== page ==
What to Know
- A piece of an elevated train track crashed through the windshield of a moving car below, Councilman Jimmy Van Bramer said in a tweet
- The driver wasn't injured, but Van Bramer called on the MTA to answer for its "crumbling subway infrastructure"
- A spokesman for the MTA said the incident is under investigation
A beam from an elevated subway track crashed through the windshield of a moving car below, narrowly missing the vehicle's driver, officials and witnesses said.
The beam pierced the car's windshield near 65th Street in Woodside, Queens, video shows. The wood apparently fell from under the elevated 7 subway tracks along Roosevelt Avenue.
Queens Councilman Jimmy Van Bramer first tweeted a photo of the car beneath the tracks; its windshield impaled by a beam that appears to have fallen from above.
A track from the 7 train just crashed down upon a driving car around 65th Street in Woodside, piercing through the windshield. These photos are horrifying! pic.twitter.com/fBjxItlK7Q— Jimmy Van Bramer (@JimmyVanBramer) February 21, 2019
Witness Bobby Ramiro was working at a nearby urgent care and raced to help the uninjured but traumatized driver, who had just dropped off a passenger before the wood lodged itself into the front seat.
"He was shaking. He was shocked," said Ramiro. "He was so surprised, he kept doing this to himself," motioning how the distraught driver kept rubbing his face, stunned.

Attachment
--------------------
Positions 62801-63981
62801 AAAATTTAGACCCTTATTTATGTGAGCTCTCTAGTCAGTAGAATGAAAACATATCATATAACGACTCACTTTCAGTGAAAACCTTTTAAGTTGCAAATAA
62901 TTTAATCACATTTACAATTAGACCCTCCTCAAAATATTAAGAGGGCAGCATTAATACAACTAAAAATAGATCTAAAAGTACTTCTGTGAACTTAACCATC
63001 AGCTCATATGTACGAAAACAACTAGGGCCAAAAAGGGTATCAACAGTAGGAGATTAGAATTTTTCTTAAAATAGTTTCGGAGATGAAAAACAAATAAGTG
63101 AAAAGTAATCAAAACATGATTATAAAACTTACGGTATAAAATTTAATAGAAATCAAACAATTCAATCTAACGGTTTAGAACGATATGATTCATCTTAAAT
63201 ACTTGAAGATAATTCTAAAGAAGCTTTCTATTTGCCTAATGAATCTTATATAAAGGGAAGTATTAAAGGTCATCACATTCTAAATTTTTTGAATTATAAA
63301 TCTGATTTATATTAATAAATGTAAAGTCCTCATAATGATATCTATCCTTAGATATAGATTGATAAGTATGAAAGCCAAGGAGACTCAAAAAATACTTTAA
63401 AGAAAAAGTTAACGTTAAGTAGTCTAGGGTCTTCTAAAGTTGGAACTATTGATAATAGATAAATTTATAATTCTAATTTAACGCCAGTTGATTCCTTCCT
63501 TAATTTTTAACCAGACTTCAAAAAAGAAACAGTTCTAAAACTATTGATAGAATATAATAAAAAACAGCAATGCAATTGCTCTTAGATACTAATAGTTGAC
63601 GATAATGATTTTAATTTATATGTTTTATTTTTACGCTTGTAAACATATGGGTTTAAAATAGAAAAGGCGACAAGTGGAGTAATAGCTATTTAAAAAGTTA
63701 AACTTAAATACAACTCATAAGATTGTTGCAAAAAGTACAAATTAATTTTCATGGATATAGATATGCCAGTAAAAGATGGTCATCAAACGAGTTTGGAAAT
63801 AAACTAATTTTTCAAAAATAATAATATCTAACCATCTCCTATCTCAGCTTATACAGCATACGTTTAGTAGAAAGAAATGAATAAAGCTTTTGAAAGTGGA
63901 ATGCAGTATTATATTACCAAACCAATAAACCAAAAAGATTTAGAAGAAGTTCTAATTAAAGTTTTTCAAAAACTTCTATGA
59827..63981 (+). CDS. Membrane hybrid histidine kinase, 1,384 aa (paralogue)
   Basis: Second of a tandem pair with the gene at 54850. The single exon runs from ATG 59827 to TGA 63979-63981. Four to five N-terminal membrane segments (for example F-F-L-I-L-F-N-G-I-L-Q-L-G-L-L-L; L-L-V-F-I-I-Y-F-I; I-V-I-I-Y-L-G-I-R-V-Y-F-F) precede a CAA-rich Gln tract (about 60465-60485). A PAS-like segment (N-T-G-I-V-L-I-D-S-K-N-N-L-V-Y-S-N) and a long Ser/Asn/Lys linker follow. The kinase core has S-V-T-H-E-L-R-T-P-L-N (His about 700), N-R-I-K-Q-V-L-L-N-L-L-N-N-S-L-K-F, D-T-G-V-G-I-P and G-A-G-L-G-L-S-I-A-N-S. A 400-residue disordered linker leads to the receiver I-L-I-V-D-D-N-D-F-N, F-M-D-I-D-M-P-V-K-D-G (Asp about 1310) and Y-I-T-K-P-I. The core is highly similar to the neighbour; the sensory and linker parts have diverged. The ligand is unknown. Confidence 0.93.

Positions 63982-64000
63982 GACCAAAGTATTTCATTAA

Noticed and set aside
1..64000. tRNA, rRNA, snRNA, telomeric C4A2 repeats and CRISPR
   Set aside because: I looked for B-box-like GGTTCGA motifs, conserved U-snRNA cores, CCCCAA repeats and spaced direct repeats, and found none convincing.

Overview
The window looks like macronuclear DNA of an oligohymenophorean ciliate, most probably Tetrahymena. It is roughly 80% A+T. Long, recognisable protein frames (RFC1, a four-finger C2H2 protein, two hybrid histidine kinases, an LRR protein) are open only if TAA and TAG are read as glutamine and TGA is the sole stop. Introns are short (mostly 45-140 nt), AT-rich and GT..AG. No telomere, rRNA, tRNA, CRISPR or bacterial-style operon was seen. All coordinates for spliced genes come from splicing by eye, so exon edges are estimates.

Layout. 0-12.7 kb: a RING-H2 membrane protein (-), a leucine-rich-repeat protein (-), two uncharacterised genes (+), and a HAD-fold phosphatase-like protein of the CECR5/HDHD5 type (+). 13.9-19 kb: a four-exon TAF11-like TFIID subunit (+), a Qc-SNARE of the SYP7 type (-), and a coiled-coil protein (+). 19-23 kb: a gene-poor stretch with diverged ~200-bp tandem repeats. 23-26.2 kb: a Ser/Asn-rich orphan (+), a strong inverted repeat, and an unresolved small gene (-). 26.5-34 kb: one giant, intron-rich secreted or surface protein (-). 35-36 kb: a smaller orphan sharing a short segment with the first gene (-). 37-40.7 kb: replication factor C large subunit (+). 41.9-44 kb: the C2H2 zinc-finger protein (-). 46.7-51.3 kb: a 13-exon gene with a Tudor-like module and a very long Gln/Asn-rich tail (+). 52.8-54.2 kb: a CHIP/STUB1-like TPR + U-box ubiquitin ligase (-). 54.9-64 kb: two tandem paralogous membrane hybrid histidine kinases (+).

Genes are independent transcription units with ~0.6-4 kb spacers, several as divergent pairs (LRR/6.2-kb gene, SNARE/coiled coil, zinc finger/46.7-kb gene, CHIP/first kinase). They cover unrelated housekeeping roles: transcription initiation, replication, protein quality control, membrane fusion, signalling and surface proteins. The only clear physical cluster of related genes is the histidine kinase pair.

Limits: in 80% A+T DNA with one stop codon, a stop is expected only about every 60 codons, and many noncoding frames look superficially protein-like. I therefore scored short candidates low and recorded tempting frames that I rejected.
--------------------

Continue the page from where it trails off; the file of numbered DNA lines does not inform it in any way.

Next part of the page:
"Thankfully the driver was not injured, but someone could have been killed!" Van Bramer tweeted. "There must be an immediate investigation into how something this dangerous could happen."
NYC Transit workers removed several other pieces of wood after the freak accident. The MTA said the wood appeared to be from a worker or supply platform that has been under the track for years. It's not clear how long exactly the wood has been there, but the MTA promised to have all elevated lines checked for similar structures.
"We take this incident extremely seriously, are conducting a full investigation into what happened, have personnel ensuring the rest of the area is safe, and are relieved that no one was injured," the MTA said in a statement.
Ramiro said, "It's a sad thing that this is the way to call their attention to fix it properly."